The second task is to make the structure transparent to the reader by creating a road map and by highlighting that structure. The road map tells the reader what you are going to say and outlines the structure in a way that previews what’s to come. The work you just completed on the after-the-fact outline will make developing the road map quick and easy. Once you create the road map, highlight the structure for the reader. Although ideally you would signpost with great substantive transitions and topic sentences, when you are working under pressure, your time is better spent improving coherence and flow by blatantly drawing attention to your organization. Easy ways to accomplish this include using headings, checking for manageable paragraph length, using generic transitions, numbering items in a list, and repeating key words.

Step 6: Test content. Once you are satisfied with the organization, it is time to move on to content. Accurate, complete, and clear content will educate your reader and establish trust in your work. When you don’t have the time to review content carefully, focus on the sections that were hardest to write because those are probably the issues that were most confusing to you.

As you go through these sections, remember that working under time pressure can cause you to become so close to the draft that you see what you intended to write rather than what you actually wrote. Because you are so close to the draft, this is a good time to enlist some help. Have a colleague mark any words or sections that cause pausing, confusion, or rereading, and ask that colleague to summarize the main points of your analysis. Your colleague should also check for obvious errors, such as unintended omissions of citations or key facts from a case. Reviewing your after-the-fact outline, your colleague’s summary, and this marked-up draft will help you identify areas where your ideas are not clear or well developed and where your analysis is conclusory or redundant.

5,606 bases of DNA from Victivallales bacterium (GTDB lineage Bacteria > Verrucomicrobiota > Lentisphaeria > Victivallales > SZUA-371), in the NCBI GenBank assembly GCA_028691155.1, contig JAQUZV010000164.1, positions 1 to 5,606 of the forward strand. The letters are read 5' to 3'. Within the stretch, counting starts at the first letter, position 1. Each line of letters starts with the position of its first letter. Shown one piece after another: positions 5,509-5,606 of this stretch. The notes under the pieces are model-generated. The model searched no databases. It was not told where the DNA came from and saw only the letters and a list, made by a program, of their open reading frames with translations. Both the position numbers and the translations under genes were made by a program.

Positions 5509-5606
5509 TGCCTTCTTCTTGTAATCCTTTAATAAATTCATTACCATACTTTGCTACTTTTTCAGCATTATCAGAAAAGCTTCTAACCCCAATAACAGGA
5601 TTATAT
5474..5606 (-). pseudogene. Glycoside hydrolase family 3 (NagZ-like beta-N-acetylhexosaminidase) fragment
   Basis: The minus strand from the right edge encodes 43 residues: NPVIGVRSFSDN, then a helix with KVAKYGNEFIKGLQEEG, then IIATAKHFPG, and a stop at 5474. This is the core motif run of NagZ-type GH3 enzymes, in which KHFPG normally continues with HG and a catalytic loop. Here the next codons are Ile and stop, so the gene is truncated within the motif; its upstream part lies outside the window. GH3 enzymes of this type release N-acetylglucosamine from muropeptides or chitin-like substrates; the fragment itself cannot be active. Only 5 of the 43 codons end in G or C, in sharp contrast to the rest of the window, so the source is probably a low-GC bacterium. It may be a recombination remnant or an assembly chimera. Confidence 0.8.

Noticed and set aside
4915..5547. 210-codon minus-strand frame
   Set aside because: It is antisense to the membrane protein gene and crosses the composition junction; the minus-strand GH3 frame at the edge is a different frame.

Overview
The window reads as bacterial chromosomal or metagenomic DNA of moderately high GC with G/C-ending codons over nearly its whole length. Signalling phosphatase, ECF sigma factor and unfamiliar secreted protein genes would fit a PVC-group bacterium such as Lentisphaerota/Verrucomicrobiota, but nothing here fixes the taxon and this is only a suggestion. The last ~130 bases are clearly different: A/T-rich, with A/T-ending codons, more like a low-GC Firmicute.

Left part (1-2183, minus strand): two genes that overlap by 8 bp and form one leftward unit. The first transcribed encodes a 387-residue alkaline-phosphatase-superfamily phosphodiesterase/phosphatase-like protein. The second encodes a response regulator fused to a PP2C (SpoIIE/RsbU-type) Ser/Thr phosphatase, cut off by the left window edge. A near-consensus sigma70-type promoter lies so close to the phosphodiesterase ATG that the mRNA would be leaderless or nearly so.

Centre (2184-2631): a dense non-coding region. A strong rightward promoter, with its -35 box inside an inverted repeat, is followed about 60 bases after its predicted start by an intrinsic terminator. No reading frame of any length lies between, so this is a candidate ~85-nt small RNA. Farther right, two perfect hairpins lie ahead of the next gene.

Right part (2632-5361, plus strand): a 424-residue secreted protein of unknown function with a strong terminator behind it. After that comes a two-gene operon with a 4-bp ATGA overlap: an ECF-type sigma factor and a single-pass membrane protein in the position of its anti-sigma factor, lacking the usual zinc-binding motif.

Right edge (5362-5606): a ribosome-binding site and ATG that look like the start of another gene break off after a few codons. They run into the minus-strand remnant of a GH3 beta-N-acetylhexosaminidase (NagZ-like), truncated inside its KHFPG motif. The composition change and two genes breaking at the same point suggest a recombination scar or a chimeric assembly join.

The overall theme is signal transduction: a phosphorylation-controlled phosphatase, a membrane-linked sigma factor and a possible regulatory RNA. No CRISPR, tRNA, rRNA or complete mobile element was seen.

An analysis that is conclusory leaves skeptical legal readers wondering “why?” Check to see what, if anything, could be added to complete the explanation and clarify the content. Do a search for the word “because.” If there aren’t many in the draft, perhaps you haven’t included the reasons justifying your conclusions. Adding the word “because” along with factual detail, a plain-language argument, or a policy argument can make superficial content more meaningful.

In addition to checking for what’s missing, also check for redundancies, which bog writing down and frustrate readers. If you had a hard time creating the summary bullets for your after-the-fact outline, that may be a signal that your paragraphs meander and repeat concepts unnecessarily. Go back to those paragraphs, create topic sentences, and make sure those topic sentences are not repetitive. If they are, consolidate or eliminate them to clarify the content. If you did not have a hard time creating the bullets in your outline, but you notice that two or more convey the same information, simply remove the duplications.

Although you should not be repeating unneeded information, you should be repeating terms that are helpful to the reader. Check your writing for what Moritz School of Law Professor Mary Beth Beazley calls the “phrases that pay.” The phrases that pay are the key word or words from the rule you are analyzing. By running a simple Find command for those key words in your document, you will locate problem areas such as

  • imprecise word choice,
  • unnecessary variety in word choice, and
  • insufficient references to the rule that governs your analysis.

If you have not frequently or consistently included the phrases that pay, you can quickly scan your document to identify synonyms and replace them with the phrases that pay. You should reference these phrases at least several times—in any explanation, application, or conclusion. If they are missing from any of these sections, adding them will keep the reader focused on the content you want to convey.

Step 7: Tag blunders. You’re more than halfway there. By tracing your writing structure and testing your content, you have now completed your large-scale and mid-scale revisions. In step seven, as you move to small-scale edits, you should identify problems with individual sentences and with words. Once you’ve tagged those errors, the next three steps will go a long way toward improving readability and clarity.